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After three months of using hot compresses to shrink the stye on my daughter’s eyelid, it wasn’t getting any smaller. My daughter is prone to this sort of growth, called a chalazion. This one would have to be removed surgically, like the one she had removed from the same eyelid two years earlier.

But there was one key difference this time around: Like tens of millions of people who get health insurance through their employer, my family was now in a high-deductible health plan. That meant we would have to pay for the entire cost of the surgery out of pocket. Suddenly, the cost of the surgery became very important to our family.

Encouraging patients to price shop for their health care is one reason employers are switching to high-deductible plans. The theory is that patients will compare prices across different doctors or hospitals and choose the lower-priced one, thereby saving themselves (and their employer) money. But in order to shop, you need to be able to see what something costs beforehand. Transparency in health care prices is a goal of President Trump’s health agenda, and is a priority for other politicians as well.


My family had every advantage that newly minted price shoppers could possibly have: We live in Massachusetts, one of the states that have passed price transparency laws to help patients shop for care; I am a physician; my research focuses on consumerism and price transparency, giving me plenty of insider information; and the surgery was minor and not urgent, giving us lots of time to shop around.

How did it go? Terribly. Here’s why:


On the website for our health plan, we muddled our way to its hard-to-find price transparency page. When we finally got there, we didn’t get the information we needed: removing a chalazion is not a common procedure, so it wasn’t listed.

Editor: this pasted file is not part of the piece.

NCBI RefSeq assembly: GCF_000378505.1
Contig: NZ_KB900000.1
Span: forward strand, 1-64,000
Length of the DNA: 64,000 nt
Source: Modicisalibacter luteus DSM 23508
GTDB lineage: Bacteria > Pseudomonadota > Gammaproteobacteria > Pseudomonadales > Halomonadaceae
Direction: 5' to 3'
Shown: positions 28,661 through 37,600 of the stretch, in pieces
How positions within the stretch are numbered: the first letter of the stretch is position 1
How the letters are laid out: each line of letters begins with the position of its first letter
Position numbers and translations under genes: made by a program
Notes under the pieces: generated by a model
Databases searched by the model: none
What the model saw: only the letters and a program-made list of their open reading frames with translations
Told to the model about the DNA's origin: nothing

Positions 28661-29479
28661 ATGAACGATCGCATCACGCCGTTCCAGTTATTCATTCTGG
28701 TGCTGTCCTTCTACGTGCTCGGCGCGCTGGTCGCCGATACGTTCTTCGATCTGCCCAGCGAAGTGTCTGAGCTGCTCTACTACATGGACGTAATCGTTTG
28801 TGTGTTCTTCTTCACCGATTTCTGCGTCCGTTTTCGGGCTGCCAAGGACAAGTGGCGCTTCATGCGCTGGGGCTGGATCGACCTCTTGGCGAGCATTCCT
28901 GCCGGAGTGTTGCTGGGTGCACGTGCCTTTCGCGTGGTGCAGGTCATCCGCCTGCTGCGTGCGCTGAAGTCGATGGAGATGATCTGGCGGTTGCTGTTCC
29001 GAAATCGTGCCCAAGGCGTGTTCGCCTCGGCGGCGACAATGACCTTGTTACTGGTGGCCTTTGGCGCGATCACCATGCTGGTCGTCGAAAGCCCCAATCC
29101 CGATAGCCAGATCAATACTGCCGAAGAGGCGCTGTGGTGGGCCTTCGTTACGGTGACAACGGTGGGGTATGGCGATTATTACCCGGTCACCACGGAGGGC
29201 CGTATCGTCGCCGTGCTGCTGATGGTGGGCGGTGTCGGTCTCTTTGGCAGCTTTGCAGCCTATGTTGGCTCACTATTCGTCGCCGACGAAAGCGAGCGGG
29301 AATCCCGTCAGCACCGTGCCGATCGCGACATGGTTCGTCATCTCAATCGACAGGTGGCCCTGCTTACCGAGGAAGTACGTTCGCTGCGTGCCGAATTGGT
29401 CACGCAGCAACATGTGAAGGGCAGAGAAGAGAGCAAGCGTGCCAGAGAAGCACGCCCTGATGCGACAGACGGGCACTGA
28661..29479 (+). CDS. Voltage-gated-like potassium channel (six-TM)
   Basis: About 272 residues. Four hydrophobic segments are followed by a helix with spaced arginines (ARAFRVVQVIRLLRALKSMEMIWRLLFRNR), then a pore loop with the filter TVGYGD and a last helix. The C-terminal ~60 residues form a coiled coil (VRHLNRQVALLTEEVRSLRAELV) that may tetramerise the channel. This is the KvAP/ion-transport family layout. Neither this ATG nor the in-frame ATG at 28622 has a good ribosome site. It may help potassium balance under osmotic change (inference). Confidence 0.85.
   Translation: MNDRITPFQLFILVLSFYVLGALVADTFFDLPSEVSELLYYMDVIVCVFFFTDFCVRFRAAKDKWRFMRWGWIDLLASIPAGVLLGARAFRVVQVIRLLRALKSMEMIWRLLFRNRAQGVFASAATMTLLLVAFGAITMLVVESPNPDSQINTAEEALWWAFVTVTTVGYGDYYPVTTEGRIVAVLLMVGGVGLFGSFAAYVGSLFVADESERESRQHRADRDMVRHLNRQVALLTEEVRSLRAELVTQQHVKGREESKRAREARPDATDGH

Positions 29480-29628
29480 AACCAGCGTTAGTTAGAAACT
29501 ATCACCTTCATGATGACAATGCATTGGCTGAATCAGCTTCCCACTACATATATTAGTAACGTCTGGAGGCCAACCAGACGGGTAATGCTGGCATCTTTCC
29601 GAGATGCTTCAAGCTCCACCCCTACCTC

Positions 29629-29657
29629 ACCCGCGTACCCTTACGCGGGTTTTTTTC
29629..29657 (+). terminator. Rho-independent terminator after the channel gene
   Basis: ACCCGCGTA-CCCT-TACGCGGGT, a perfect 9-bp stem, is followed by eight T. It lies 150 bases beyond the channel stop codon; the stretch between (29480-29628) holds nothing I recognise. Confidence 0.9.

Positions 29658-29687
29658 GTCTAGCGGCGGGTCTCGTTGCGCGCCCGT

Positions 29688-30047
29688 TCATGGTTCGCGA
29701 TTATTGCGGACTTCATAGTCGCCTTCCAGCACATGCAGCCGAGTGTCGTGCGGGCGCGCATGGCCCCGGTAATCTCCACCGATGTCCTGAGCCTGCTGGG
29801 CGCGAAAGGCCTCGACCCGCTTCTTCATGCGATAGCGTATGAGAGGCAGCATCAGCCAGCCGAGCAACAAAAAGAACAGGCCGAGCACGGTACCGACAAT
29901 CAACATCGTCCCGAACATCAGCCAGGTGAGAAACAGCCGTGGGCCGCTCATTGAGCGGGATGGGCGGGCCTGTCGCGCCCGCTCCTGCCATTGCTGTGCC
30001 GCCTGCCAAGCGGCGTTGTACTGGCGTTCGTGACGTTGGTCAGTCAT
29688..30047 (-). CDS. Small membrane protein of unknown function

An ophthalmologist would remove the growth. The billing department for the ophthalmologist who evaluated my daughter could tell us only what the doctor’s fee for the surgery would be ($1,007) and didn’t know the fees for the anesthesiologist or the operating room, both of which could be as much as, or more than, the doctor’s fee.

To get a better price estimate, we called our health plan. It asked us to submit a written cost request for the surgeon and the hospital we were considering. Twenty-four days later, we received an estimate of $452, which was both incomplete (it only showed the ophthalmologist’s fee) and incorrect (the health plan mistakenly assumed we were in a different insurance plan).

Other ophthalmologists we called said they would give us a price quote for the surgery only if we brought our daughter in to be evaluated. Each evaluation visit would cost more than $200.

One month into our price-shopping effort, all we knew was that the ophthalmologist’s fee would be in the $452 to $1,007 range, and the total surgery would cost much more. All the while, the red, swollen eyelid on our increasingly miserable middle-schooler was waiting to be treated. So, we decided to go ahead and have the original ophthalmologist do the surgery, even though we had no idea what it would really cost.

In the end, it cost us $1,443, including $556 for the ophthalmologist and $887 for the anesthesiologist and hospital. Despite the challenges, we recognize that we were fortunate — our daughter’s surgery went well and we could afford this unbudgeted expense. Others aren’t so fortunate.

Sadly, my family’s price-shopping experience is the norm in the U.S. My colleagues and I have found that most people can’t successfully shop for care, and that offering people a price transparency website doesn’t help them switch to lower-cost providers and doesn’t decrease health care spending.

Why isn’t price transparency currently working? It’s not that Americans don’t agree with the idea of shopping for health care. Most believe it makes sense and could save money for families and the health care system. Many recognize that there’s a great deal of price variation and believe that health care prices have little relation to quality, a suspicion our research backs up.

What can be done? First, we need to bundle payments to hospitals and surgery centers: a single payment that covers everything related to a procedure or doctor visit. Patients shouldn’t have to navigate the craziness of different bills for the hospital, surgeon, operating room, pathologist, anesthesiologist, and the like.

Second, we need a real-time “checkout” model consistent with most other services (think of auto repair). Health care providers would be required to give an estimated cost for a procedure as soon as it is recommended — we should have walked out of the ophthalmologist’s office after the initial visit knowing exactly what we would have to pay for the chalazion removal. There are still many logistical barriers to such a system, but it is technologically feasible and essential to let people truly compare prices.